Category:
Health Savings Accounts (HSA)

Brokers, Look for an HSA Provider Who Does These 4 Things

Brokers, Look for an HSA Provider Who Does These 4 Things

08/14/2018

by Angela Greenhalgh

Originally posted on BenefitsPro.com

 

When securing new employer group clients, a strong HSA vendor can be one of a broker’s greatest allies. Not only can the right vendor make the job easier for both you and the employer, but it can further your reputation, leading to retention and more revenue. The ideal HSA vendor should provide expertise that complements your own in the following ways:

 

They know how to empower employers to help employees make better healthcare decisions.

The 2018 WEX Health Clear Insights Report, which surveyed more than 1,000 U.S. workers with employer-provided health insurance, found that most consumers with consumer-directed healthcare (CDH) plans need help figuring out how much money to set aside to cover deductibles and help with managing their doctor bills. Keeping consumers’ limited health literacy in mind, your HSA vendor should have a tight grasp on these and other employee pain points and have a plan to educate employer groups in ways that allow them to influence the desired action during open enrollment and beyond. This includes providing employers with consumer-facing education pieces, tools and continued support to ensure that employees understand how to manage their accounts outside of the open enrollment season. There are now platforms and apps, for example, that allow employees to scan a product bar code to instantly determine whether an expense will be covered by their HSA and online dashboards that show employees their spending trends year-over-year, by expense type and even by family member.

 

They understand the power of personalized employee engagement.

When asked to select all the tools and resources they would find most helpful to become educated about their healthcare plan options, consumers ranked highest those that compare plans, estimate costs and calculate savings—all tools that yield personalized results. Deloitte’s 2017 survey of U.S. healthcare consumers corroborates this, finding that personalization—including clear communication and sensitivity—was rated as respondents’ top healthcare priority. To grab and hold employees’ attention and drive desired behaviors, your HSA vendor should offer numerous ways for you to customize messaging, allowing employer groups to send data-driven communications directly to employee populations.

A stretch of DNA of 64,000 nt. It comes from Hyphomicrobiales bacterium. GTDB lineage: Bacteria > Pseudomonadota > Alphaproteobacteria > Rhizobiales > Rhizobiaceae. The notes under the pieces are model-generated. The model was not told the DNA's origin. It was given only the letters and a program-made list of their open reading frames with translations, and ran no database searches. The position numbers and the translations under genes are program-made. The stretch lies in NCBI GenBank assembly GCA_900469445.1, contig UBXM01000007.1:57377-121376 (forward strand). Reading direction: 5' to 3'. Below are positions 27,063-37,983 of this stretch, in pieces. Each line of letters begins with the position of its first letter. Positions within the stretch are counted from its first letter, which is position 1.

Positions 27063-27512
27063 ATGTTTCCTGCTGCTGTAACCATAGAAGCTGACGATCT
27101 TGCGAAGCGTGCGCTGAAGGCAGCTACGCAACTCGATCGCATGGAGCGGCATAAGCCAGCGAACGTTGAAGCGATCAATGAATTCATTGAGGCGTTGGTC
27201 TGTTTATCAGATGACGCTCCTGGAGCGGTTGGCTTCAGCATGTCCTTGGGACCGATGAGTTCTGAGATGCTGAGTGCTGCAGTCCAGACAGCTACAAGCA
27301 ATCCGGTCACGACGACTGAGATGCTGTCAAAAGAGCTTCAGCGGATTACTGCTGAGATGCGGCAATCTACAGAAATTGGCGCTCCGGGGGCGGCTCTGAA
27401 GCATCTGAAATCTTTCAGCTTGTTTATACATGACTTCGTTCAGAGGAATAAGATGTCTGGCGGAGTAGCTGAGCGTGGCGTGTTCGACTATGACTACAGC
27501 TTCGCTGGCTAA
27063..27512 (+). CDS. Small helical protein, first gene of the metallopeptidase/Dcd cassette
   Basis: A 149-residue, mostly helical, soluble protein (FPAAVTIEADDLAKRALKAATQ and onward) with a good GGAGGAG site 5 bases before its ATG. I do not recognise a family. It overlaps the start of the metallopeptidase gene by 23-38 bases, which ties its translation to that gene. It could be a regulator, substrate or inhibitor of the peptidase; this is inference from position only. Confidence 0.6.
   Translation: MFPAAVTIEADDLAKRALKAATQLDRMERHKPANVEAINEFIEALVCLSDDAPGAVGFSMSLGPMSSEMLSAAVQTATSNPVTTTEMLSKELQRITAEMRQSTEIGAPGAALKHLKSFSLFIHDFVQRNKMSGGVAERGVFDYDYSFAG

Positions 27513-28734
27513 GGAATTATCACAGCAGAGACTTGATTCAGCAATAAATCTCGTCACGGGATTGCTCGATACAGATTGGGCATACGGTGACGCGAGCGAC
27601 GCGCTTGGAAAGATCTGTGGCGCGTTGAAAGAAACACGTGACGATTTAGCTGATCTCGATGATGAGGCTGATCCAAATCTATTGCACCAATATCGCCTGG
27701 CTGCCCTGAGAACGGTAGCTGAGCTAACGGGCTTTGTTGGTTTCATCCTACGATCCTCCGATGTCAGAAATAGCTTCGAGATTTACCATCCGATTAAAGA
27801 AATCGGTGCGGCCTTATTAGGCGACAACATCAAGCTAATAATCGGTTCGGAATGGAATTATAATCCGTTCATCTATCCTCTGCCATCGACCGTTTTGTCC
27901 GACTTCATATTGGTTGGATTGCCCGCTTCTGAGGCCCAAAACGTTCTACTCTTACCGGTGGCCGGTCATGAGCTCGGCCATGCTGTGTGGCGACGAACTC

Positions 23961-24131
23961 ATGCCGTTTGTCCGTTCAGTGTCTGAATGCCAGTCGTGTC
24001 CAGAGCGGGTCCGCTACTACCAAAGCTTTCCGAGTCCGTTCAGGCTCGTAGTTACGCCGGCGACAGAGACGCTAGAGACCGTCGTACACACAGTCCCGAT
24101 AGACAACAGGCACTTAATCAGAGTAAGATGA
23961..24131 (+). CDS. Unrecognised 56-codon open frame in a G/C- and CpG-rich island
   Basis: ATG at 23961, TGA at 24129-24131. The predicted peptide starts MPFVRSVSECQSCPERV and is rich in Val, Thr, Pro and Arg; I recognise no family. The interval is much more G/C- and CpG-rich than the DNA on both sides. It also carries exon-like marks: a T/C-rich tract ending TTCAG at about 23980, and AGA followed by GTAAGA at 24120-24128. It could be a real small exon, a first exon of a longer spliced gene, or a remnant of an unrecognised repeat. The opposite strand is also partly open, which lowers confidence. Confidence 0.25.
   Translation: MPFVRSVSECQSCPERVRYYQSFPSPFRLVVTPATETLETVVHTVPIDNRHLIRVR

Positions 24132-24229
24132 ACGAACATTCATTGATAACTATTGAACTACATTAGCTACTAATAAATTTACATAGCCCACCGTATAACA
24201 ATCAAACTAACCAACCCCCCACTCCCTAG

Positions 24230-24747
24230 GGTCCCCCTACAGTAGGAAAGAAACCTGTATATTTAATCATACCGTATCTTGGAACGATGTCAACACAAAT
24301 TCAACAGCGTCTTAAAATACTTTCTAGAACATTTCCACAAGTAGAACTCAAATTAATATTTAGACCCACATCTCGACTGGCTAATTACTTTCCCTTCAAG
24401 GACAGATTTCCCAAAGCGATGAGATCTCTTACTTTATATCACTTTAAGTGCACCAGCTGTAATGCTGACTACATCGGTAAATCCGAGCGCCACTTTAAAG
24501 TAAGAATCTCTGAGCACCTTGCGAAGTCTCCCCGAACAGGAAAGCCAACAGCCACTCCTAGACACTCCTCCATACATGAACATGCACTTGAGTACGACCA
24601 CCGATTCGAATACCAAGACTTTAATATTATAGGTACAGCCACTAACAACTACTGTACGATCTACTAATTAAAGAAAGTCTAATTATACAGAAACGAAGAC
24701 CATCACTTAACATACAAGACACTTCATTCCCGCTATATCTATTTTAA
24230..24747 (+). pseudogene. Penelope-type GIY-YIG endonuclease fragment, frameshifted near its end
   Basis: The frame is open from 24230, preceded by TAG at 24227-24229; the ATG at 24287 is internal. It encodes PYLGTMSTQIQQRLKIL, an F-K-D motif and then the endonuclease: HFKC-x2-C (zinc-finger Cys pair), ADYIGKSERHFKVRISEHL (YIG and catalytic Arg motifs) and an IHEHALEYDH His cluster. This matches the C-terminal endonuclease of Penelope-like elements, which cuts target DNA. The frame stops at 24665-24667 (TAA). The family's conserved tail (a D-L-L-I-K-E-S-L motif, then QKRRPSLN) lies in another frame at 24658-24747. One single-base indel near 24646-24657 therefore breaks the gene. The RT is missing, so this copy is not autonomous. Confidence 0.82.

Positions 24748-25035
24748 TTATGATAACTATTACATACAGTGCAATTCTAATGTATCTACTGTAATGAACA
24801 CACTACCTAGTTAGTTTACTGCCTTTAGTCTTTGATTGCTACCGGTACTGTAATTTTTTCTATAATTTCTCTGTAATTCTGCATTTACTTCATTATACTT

They bring one integrated platform to the table. 

Your CDH vendor should provide an intuitive technology platform that removes the complexity of managing multiple accounts, allowing employer groups to manage numerous plans and products seamlessly as well as to customize plans and portal designs. This will lessen the administrative burden on both you and the employer group, which helps to save on time and costs, not to mention resulting in less confusion for employees. Look for a platform’s integrated capabilities to include claims and EDI feeds, payroll, claim reimbursement invoices and automatic investment allocation.

 

Their reputation precedes them.

You should ask a lot of your HSA vendor: They should make the entire enrollment process seamless for your employer groups and their employees, increasing engagement and ultimately enrollment. But that’s not all. Vendors must also be known for their ability to pair up complex CDH account strategies that will satisfy the needs of employees while helping to control costs for the employer (such as pairing an HSA with a limited-purpose FSA). The best vendor will also continuously monitor—and demonstrate thought leadership on—industry trends and technology advancements. This will ensure that your clients receive top-tier services and are properly informed about any trends that could affect their benefits plan designs.

As a broker, you’re well-aware how relationship-based this market is. To reinforce your important relationships with employer groups, partner only with the best-of-the-best CDH vendors.

 

Want more? Download the Clear Insights Report here.

 


Angela Greenhalgh

Angela Greenhalgh

Vice President of Vertical Sales at WEX Health

Angela Greenhalgh has over 25 years working in health care and supporting the needs of employers, health plans, consumers, and members. She has been with WEX Health for almost 2 years where she focuses on educating and nurturing relationships with brokers and consultants. Previously, Angela spent nearly 9 years at Truven Health Analytics (now part of IBM Watson Health) where she worked to solve the data analytic, consumer engagement, and data warehousing needs of those same constituents. Her varied positions and collaborations with many brokers and consultants has fostered an understanding of the powerful role trusted confidants and relationship building plays when assisting employers with their benefits designs.


Must-Listen Podcast: Opportunities for Banks in the HSA Market

Must-Listen Podcast: How Consumers View and Engage With Their Healthcare Benefits